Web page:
Back story for this site: Last year google began to push websites to use https instead of http as a security update. A few months ago they began to actually began to display that little red triangle;"not secure" on browser address lines.

The forum software is built on an http platform and so this is difficult. We hand coded an update to make the LOGIN page https. This is the page where user credentials are passed and the only sensitive data we store. Once a member has logged in the site reverts to http (and the alert begins to display in browsers). Using https on all pages actually breaks the forum. Offsite links and hosted images may no longer work, ads don't display properly, etc.

So... as you login the page is secure (https) but once you have logged in the regular site is http. Since no login/pass info is being sent on these pages we believe this is safe and reasonable. There's little we can do to change this until we move to a new forum software platform which eventually we will have to do.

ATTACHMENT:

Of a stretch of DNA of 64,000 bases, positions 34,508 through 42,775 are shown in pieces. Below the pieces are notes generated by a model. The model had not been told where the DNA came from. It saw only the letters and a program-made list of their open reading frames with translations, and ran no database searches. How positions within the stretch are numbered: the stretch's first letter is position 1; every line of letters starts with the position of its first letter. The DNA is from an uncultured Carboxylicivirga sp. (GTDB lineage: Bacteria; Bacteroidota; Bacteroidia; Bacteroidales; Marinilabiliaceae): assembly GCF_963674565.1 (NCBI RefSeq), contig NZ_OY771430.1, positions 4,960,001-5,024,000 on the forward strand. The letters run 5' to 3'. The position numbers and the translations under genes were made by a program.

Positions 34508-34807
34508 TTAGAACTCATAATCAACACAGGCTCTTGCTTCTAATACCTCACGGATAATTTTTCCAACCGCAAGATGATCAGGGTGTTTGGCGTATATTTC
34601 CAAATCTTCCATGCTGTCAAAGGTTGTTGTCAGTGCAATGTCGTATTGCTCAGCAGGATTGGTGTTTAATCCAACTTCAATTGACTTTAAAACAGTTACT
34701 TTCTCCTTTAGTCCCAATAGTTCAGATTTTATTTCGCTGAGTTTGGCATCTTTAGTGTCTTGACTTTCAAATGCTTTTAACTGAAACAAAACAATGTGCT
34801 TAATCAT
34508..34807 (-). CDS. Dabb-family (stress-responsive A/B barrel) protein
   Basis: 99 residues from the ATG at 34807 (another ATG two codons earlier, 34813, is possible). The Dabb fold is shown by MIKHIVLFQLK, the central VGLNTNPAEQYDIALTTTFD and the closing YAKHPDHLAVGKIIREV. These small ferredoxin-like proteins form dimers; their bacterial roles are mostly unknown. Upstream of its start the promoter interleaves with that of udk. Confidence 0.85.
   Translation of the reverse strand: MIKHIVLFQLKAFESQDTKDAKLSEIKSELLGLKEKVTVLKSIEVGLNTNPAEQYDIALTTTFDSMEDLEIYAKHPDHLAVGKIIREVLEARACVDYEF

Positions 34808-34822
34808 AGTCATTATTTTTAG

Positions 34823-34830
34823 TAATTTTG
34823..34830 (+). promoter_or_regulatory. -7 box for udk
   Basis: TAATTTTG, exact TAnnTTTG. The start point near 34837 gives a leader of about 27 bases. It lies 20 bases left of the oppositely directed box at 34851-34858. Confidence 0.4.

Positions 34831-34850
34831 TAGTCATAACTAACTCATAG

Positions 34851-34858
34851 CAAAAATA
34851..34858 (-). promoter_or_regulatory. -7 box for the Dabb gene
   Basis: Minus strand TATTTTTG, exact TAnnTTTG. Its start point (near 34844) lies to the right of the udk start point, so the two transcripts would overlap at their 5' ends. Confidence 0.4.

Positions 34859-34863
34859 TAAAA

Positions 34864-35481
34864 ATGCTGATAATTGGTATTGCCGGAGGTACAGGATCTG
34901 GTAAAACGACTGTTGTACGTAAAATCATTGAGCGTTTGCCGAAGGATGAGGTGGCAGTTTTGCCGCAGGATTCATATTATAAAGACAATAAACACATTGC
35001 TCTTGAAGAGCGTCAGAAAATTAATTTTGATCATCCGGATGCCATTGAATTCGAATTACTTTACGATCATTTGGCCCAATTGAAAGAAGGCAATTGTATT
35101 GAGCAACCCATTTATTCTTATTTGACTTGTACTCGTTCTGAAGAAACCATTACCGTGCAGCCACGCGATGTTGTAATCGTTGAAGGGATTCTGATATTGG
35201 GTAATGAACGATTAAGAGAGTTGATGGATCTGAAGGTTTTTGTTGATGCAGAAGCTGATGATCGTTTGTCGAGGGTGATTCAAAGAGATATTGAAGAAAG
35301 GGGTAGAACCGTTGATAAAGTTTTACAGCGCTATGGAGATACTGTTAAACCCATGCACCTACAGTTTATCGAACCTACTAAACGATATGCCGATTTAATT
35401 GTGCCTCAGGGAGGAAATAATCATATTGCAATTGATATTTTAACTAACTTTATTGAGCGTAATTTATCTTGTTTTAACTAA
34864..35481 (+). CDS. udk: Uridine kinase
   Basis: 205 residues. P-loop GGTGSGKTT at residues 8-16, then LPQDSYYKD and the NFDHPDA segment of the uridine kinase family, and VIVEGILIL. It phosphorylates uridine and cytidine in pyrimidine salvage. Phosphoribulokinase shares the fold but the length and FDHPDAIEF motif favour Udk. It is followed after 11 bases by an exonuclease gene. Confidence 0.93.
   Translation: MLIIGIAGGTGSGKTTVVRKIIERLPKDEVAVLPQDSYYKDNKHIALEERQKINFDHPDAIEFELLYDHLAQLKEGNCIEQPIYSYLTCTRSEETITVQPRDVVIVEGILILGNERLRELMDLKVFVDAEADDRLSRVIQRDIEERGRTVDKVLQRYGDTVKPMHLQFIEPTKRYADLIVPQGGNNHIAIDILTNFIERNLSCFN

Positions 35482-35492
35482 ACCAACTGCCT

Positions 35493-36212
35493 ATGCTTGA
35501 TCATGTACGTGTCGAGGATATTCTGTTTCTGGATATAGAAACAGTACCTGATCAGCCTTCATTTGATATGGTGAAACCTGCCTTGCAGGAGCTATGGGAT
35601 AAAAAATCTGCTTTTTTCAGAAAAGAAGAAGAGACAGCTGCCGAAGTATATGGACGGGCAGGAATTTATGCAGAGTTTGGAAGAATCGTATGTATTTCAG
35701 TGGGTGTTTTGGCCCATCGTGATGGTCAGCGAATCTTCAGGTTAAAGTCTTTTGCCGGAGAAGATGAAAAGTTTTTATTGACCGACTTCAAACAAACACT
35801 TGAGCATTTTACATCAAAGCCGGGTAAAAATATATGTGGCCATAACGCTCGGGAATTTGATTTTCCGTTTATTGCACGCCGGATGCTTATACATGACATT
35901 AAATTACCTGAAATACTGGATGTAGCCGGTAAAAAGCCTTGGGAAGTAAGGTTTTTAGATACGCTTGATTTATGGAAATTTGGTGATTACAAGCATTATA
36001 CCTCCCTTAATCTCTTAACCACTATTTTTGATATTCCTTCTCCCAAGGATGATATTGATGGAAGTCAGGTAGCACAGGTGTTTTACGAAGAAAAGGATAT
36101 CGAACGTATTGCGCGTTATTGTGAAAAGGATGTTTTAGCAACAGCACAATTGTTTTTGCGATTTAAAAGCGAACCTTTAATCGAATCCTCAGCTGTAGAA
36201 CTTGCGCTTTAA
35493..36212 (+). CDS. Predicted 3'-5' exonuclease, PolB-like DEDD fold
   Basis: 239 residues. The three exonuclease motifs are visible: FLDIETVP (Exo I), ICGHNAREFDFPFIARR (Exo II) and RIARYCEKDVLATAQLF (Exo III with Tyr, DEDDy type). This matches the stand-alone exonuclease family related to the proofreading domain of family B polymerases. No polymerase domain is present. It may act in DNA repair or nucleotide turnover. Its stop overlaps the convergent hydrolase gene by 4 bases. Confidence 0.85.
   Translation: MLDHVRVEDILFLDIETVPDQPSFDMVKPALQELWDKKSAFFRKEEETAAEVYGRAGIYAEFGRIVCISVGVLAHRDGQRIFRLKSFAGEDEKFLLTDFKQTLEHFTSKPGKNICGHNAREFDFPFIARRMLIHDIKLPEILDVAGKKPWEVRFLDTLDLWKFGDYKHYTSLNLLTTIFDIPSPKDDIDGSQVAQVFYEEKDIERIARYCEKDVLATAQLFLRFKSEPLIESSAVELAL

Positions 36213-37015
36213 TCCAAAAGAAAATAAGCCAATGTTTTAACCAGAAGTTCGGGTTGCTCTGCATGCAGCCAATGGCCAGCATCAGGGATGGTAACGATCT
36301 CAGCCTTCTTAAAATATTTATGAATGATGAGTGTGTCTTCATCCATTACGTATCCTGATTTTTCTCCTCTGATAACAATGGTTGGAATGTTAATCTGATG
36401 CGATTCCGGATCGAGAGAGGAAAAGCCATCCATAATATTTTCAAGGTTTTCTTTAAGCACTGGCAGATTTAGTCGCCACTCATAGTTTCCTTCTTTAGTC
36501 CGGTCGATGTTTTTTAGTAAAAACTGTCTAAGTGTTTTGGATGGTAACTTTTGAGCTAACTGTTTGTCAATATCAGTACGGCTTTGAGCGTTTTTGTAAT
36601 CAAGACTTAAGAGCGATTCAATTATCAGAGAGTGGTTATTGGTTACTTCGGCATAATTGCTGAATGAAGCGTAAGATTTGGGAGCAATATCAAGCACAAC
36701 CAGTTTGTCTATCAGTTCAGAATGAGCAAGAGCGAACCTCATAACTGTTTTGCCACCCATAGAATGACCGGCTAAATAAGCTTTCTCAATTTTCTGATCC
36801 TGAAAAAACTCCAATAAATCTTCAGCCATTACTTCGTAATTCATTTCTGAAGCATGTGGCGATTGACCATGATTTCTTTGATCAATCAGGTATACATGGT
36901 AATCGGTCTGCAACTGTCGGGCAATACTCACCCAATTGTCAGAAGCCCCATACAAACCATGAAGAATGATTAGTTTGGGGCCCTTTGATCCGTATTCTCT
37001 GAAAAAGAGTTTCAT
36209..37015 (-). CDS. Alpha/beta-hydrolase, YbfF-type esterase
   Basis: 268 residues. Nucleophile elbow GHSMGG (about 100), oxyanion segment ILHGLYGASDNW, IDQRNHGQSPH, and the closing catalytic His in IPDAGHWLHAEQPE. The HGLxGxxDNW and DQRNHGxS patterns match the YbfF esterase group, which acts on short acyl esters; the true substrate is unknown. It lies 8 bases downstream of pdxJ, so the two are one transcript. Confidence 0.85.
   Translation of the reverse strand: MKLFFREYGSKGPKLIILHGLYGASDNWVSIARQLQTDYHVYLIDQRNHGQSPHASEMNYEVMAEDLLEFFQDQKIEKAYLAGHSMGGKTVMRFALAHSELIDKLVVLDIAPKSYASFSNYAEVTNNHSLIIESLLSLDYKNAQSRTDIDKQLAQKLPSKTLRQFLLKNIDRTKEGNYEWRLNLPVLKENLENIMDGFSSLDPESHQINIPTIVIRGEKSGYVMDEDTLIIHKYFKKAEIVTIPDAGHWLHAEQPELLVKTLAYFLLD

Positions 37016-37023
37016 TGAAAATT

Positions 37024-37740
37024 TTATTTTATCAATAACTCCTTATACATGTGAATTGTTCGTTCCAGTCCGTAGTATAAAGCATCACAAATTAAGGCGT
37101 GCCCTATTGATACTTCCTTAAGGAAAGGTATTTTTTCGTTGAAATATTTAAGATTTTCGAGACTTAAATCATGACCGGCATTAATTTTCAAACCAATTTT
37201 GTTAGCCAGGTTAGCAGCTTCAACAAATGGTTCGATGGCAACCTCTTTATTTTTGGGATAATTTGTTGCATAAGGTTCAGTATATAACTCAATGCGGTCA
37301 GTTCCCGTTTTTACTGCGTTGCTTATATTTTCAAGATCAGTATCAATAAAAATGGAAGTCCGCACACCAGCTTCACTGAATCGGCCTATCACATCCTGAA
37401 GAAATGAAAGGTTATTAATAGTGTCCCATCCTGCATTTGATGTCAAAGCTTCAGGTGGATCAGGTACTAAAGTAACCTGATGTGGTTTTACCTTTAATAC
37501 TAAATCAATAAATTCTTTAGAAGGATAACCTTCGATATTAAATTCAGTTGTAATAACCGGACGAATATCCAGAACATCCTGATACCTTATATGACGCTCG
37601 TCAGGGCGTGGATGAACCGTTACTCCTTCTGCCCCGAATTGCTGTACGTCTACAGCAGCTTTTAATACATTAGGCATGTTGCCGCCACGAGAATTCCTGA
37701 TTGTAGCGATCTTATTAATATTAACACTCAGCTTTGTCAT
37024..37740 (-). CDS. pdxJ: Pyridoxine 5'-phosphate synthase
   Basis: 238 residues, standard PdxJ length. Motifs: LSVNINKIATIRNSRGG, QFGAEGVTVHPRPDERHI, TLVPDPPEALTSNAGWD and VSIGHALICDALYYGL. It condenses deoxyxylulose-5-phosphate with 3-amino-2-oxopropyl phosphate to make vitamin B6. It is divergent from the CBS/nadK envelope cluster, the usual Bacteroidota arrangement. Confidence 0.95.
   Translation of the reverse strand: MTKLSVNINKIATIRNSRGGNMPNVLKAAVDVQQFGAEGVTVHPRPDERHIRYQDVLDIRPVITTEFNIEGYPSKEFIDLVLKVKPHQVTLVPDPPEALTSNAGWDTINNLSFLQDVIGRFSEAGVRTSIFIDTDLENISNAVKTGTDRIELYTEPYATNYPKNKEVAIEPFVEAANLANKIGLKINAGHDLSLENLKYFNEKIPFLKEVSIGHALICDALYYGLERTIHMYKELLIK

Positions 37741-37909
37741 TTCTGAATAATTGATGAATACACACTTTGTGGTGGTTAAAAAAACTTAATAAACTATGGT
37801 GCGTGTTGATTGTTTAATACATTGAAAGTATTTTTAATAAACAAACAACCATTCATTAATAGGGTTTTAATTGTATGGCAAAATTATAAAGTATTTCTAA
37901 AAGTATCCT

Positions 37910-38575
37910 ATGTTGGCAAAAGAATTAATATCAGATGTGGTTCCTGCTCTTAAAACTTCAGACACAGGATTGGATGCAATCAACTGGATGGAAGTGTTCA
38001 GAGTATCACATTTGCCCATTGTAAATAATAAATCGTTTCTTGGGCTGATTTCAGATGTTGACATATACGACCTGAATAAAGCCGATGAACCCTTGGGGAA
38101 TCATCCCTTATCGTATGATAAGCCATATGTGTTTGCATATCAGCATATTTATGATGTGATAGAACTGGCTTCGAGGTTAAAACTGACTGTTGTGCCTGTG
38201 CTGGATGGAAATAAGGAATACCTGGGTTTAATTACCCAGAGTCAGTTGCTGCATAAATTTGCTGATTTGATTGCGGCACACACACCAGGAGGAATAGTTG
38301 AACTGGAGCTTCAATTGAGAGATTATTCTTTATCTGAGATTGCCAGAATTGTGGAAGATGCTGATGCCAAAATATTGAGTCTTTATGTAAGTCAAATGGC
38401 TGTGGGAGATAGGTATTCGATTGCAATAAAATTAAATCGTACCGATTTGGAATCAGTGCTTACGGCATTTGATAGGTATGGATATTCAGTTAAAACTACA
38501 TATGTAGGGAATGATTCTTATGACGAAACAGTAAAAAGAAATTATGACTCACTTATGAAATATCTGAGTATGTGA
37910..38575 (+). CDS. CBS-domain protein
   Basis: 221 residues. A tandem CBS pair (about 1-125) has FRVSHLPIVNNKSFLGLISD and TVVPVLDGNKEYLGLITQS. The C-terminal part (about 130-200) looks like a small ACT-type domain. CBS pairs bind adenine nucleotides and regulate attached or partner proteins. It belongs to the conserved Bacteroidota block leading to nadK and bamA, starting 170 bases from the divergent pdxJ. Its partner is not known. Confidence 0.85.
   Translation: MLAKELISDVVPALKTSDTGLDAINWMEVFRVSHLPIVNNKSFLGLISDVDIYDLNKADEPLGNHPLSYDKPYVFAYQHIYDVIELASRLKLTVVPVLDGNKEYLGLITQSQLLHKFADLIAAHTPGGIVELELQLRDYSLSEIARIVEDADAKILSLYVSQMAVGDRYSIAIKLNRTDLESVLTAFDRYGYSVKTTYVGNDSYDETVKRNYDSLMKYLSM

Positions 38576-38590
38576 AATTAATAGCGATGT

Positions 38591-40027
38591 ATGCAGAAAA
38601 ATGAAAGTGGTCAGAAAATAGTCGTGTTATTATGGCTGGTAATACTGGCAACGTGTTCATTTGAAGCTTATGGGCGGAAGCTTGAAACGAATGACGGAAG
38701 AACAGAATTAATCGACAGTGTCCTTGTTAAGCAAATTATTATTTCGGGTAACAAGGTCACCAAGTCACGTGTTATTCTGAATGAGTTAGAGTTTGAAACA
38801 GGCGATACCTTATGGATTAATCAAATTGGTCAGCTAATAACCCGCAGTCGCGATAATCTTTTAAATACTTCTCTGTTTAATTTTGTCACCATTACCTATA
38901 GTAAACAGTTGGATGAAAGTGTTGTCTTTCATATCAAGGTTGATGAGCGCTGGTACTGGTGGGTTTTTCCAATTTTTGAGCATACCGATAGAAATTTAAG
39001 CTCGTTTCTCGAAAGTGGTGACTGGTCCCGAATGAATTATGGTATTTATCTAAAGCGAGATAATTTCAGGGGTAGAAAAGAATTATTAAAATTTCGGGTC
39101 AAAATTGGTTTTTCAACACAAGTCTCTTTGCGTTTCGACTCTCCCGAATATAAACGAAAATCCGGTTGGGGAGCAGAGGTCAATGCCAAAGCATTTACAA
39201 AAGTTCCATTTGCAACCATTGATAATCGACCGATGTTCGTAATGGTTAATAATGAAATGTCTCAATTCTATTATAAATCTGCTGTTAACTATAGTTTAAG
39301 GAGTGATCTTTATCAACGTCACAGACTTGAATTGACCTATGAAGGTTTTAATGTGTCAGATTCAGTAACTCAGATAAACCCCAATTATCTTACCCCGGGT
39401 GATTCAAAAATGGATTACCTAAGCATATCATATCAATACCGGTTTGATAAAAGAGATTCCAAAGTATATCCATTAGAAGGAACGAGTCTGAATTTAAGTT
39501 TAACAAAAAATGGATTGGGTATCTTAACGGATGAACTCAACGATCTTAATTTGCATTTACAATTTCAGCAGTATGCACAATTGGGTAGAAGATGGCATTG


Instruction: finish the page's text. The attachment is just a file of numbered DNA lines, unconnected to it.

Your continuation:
Here's a short read about the google alerts here: https://www.wired.com/story/google-c...-secure-label/
__________________
E-R.org Custom Google Search | You're only given a little spark of madness. You mustn't lose it. (Robin Williams)
Janet H is offline   Reply With Quote
Old 11-19-2018, 12:30 PM   #17
Thinks s/he gets paid by the post
 
Join Date: Feb 2007
Posts: 1,058
I spent a few minutes looking at the session data for the site. I'm pretty sure if I had access to the un-encrypted traffic to the site (i.e the http get and posts after login), that I could post as that user to the site, including as a moderator if I were sniffing the mod's session. Whether this is a problem or not is an interesting question.

The user's password session token appears hashed, I didn't spend any more cycles on this. The user identifier session token is not hashed. Sorry, too busy grading to spend much more than a quick look on this.

It is what it is, but my statement remains that I would make sure any password I use here isn't used on any other sites.